We went to church with Logan, because he was reading the lesson for the day at his church. We thought the way it was put in the service was lovely. Shawn came from the choir and joined Logan at the microphone. She led the congregation in prayer after he read the lesson.
Mid-afternoon, the neighbors met in the street for a cook-out. This photo includes everyone who was there. There was no favoritism, just a distant shot that showed no one to advantage. We had a wonderful time being able to mingle freely. It was the first time we had seen Frankie in over a year, because of COVID 19.
David and Logan played the card game Set, taking time out to eat a few bites. They hadn’t played against each other for weeks, and they were merciless. After the party broke up, they let me find a few sets in several games as they continued the fierce competition in our house.
After dark, Shawn and Logan brought chairs to our driveway and joined us to watch lovely fireworks set off by neighbors up the mountain. That was a lovely close to a very pleasant day.
A routine visit to a doctor’s office brought unexpected laughter. The technician rolled the blood pressure machine in and slapped the cuff around my arm. It seemed to go through its program normally. She looked at the display and exclaimed, “All zeroes!”
We were quite busy before Logan’s birthday, and we did not buy him a gift ahead of time. He had been visibly excited about playing the card game Set that daughter Lise showed him before she went back to Denmark. The day before his birthday, I told him that I would check with his parents. If no one was planning to give him the game, I would order it immediately. The package arrived a few days later. By then, his house was full of company – two aunts and a cousin. John saw the cousin outside playing and asked him to send Logan over. That is where this story begins.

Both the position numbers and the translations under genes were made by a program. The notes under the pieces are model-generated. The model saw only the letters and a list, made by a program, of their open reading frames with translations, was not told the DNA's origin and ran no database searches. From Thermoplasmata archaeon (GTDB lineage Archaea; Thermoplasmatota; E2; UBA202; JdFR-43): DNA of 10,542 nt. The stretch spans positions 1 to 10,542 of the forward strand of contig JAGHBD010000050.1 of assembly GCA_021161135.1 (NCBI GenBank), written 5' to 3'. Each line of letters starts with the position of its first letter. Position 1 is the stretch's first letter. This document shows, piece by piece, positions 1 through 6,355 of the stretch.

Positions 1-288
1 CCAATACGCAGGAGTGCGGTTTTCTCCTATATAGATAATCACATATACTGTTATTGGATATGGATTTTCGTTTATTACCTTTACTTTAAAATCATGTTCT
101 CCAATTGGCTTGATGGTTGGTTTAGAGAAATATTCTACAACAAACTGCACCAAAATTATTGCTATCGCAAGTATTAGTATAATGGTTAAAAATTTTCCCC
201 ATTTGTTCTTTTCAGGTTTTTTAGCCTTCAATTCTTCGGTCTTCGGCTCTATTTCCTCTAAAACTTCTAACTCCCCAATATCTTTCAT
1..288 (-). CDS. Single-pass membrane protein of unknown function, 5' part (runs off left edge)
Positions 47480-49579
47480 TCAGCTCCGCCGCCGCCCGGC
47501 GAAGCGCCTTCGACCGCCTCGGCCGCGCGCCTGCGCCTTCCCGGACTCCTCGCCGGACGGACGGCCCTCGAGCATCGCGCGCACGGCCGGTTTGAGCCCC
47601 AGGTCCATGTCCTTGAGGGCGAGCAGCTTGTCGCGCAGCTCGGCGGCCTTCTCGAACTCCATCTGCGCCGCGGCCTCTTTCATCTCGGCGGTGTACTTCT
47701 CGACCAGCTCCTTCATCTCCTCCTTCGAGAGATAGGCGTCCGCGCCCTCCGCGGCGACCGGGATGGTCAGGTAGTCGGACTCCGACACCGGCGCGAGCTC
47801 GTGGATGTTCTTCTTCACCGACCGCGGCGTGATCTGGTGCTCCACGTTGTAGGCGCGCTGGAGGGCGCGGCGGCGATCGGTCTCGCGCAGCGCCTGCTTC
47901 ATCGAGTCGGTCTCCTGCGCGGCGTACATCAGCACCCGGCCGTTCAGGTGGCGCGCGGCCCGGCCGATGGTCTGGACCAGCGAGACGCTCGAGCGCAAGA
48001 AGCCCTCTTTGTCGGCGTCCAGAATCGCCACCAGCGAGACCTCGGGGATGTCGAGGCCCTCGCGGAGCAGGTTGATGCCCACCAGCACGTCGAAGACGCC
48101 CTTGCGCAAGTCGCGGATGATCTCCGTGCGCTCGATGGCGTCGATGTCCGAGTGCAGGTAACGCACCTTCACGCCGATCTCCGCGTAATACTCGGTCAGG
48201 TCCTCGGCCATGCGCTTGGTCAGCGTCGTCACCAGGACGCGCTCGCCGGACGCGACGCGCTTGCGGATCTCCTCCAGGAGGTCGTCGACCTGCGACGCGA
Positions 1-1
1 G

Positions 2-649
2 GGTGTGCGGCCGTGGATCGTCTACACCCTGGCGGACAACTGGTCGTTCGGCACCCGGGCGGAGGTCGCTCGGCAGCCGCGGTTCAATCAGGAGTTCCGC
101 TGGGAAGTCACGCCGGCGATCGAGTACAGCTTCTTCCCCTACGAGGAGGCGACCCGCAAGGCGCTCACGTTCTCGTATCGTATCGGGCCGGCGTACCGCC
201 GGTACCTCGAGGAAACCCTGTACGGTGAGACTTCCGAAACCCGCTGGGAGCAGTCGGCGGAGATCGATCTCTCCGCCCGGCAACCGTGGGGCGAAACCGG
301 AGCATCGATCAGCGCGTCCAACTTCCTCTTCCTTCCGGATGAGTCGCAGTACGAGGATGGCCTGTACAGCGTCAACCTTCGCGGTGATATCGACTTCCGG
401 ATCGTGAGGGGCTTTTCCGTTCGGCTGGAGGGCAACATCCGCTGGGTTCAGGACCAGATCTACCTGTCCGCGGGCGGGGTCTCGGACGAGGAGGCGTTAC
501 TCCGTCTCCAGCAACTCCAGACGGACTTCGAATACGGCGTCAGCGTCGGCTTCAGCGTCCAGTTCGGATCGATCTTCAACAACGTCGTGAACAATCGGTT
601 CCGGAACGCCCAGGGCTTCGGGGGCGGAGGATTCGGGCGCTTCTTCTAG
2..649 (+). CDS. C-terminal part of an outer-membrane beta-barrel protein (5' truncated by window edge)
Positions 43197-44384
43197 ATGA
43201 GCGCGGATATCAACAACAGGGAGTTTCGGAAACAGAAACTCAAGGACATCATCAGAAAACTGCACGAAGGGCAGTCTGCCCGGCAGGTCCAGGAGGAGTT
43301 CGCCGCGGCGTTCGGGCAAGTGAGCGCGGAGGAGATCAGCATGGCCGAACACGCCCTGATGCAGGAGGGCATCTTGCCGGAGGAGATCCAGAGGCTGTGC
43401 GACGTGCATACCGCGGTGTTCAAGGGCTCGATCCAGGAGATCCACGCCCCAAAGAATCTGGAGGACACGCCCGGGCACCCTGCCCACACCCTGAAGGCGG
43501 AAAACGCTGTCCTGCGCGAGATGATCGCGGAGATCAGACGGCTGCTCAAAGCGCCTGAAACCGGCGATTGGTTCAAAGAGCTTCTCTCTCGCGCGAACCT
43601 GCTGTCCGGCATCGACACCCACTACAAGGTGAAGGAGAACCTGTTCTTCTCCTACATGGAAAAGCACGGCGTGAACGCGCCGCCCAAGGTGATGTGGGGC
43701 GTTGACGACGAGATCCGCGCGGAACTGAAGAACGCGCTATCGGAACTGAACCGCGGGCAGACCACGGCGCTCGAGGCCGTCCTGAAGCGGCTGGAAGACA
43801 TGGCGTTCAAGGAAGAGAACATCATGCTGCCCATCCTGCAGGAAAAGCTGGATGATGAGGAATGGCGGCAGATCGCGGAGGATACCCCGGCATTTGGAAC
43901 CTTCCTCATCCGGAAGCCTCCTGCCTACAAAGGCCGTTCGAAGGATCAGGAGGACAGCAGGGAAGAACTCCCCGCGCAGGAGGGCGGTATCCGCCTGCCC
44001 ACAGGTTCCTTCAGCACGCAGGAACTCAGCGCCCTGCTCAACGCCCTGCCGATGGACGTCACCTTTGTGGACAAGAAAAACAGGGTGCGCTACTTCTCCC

John handed Logan the gift, which though wrapped, was not a surprise.
Logan turned to John to say thank you. Can you see the intensity in that straight back? He said the words clearly and with feeling. He couldn’t have practiced to say it more perfectly.
John nodded toward me as Logan was turning to repeat his thanks. Seeing the camera, he flashed a brilliant smile and posed with the game. Ah! A boy after my own heart! There were years of training behind that smooth, sincere expression of gratitude. Let’s have a round of applause for Shawn and Bob! Good job! Well done!
We’ve had a full week with my folks still here. We went to Wakehurst Place Gardens in West Sussex. The mansion seems to be unoccupied, but the grounds are gorgeous. The place is kept up by the Royal Botanical Gardens of Kew and administered by the National Trust. I liked the water way where the little stream fell over rocks in many falls and rested in pools before continuing downwards. One pool had the largest goldfish I’ve ever seen in my life.
One afternoon we got the girls from school just as they finished lunch to go to a National Trust house that is close to here. [Judging by the photos, we must have seen Polesden Lacy.] Since the place only opens at 2, we couldn’t see the house and get back to Reigate by 3:15. Lisa was thrilled to be getting out of school even though they missed no classroom work; on Tuesdays they have triple games, meaning three periods that the whole school troops up to playing fields for organized games. Kate was a little concerned that she would miss a break in school, but she enjoyed changing out of her uniform and looking like a tourist. We had seen the house when we first came here, but my folks hadn’t. I saw things this time around that I’d missed before – traveling cosmetic box and a lady’s “necessary” (tiny sewing and repair kit). $ liked figurines displayed on his level and pushing his own stroller in the garden. He didn’t last too long in the house, so we went out to the entrance hall and chatted with the lady collecting tickets. She and her husband do the cleaning of the place! She was filling in for a vacationing ticket taker. She said, “We give it a proper do every Monday and Friday when the house is closed to the public.” The roses and the peonies in the gardens were superb.